As I waited for the bus, I pulled three sizable pieces of gravel out of the completely flat rear tire, while moisture on the front tire revealed that air was also slowly bubbling out of it. Two flat tubulars? What had I gotten myself into?

Mass transit saves the day.

So, now I either have to repair or replace both tubular tires. Hello steep learning curve! My other option is to replace the rims with ones that take conventional tires, and I’m so torn between the two options that I think I’ll do both. Those beautiful tubulars are part of the magic of this bike, and it will be difficult to find comparable clincher rims without spending an arm and a leg. The tubulars seem so delicate, though, and it’s important to me that I don’t end up stranded somewhere, especially after riding hard for a long distance, so I’m going to build up a second set of wheels for when I feel like a more robust ride. Stay tuned for more updates once the Mercier is roadworthy again, including some pictures of the components that made the raving bike fiend drool!



7 responses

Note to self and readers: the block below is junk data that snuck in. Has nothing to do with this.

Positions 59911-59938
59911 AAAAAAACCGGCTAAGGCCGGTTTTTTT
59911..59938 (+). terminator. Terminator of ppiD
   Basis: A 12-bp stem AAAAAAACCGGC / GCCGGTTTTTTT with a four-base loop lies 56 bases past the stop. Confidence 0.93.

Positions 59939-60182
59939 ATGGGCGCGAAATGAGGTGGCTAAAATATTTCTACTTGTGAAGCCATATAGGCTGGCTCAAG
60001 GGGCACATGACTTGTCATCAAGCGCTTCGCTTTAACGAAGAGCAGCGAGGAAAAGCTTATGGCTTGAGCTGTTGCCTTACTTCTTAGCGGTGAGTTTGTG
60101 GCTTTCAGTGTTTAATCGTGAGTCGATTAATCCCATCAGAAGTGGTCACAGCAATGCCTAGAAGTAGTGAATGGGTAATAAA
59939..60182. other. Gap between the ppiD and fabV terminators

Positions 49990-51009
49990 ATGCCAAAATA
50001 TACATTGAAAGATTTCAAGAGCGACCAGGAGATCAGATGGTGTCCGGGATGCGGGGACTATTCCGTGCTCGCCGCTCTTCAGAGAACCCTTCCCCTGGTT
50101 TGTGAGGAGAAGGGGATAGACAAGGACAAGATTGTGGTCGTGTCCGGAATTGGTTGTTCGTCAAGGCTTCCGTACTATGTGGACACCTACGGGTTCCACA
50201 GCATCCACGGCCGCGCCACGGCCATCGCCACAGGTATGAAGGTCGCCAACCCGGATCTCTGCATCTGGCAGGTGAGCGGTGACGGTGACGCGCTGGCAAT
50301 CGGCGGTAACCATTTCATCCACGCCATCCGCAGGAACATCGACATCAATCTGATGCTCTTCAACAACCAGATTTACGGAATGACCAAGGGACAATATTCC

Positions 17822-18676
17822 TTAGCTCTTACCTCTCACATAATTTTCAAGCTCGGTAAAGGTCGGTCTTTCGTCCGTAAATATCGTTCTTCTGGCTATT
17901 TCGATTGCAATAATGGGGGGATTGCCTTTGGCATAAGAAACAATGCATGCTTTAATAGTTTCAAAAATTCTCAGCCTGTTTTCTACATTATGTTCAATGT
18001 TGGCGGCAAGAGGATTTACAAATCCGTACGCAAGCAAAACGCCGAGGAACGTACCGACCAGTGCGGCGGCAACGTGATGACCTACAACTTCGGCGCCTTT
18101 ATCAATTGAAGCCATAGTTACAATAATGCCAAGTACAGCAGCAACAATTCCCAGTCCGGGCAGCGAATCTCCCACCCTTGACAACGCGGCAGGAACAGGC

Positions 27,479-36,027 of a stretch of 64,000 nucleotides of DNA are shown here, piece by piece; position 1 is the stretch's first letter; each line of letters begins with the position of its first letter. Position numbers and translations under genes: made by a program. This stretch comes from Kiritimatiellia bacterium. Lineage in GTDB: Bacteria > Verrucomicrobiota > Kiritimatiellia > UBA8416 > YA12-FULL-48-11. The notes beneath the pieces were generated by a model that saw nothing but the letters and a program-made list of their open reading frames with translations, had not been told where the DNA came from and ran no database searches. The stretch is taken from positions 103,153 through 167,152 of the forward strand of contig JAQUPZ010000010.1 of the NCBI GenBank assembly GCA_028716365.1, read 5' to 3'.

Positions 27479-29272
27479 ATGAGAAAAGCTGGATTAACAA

4 05 2011

Despite your initial setbacks, this looks like a fine bicycle! Happy Riding ๐Ÿ™‚

4 05 2011

Definitely a lot to learn with tubulars, but you could wind up loving them. Of course, you know to check Sheldon Brown for the basics. I would also recommend asking around or looking online for some used tires with miles left in them (much better for the budget). The strategy for flats is to have the tires glued on in such a way that one can be removed from the rim and another reinstalled with the adhesion almost unimpaired (if no one else can teach you, I will try to describe it – it’s kind of a laborious process). At that point, you can carry a spare tire, and install it as necessary, repairing the flat back at home base. Have fun studying!

7 05 2011

The tubulars definitely left me wanting more. I have found one used tire, though I don’t know if there’s any holes in it, either. I’ll have to put it onto a spare rim and test it. I’ll also keep my eye out for tubs with a removable valve stem so I have the option of putting some sort of sealant in it.

Another mechanic friend was (half jokingly) telling me I should be riding around with the spare tire around my shoulders in a figure eight. Not quite the fashion statement I wanna make, so maybe I’ll make a nice saddle bag to store such a beast.

7 05 2011
Randy Talbot

Nice post – good story and photos.
I’ve never had a bike with tubulars but they seemed like more trouble than they were worth (unless a person is racing). I think I almost bought a Mercier years ago but pretty sure it had clinchers.
Happy riding!

8 05 2011

Regardless of how many bike you have there are some you can’t let get away. Great photos, especially “Spring and Mercier”.

12 05 2011

Such a beautiful bike… and it is so very fast.

And quiet… ๐Ÿ™‚

14 05 2011

AWESOME photo of you and the Mercier! I’m happy you got the bike you loved so much and I’m sure you’ll work through all the issues soon enough.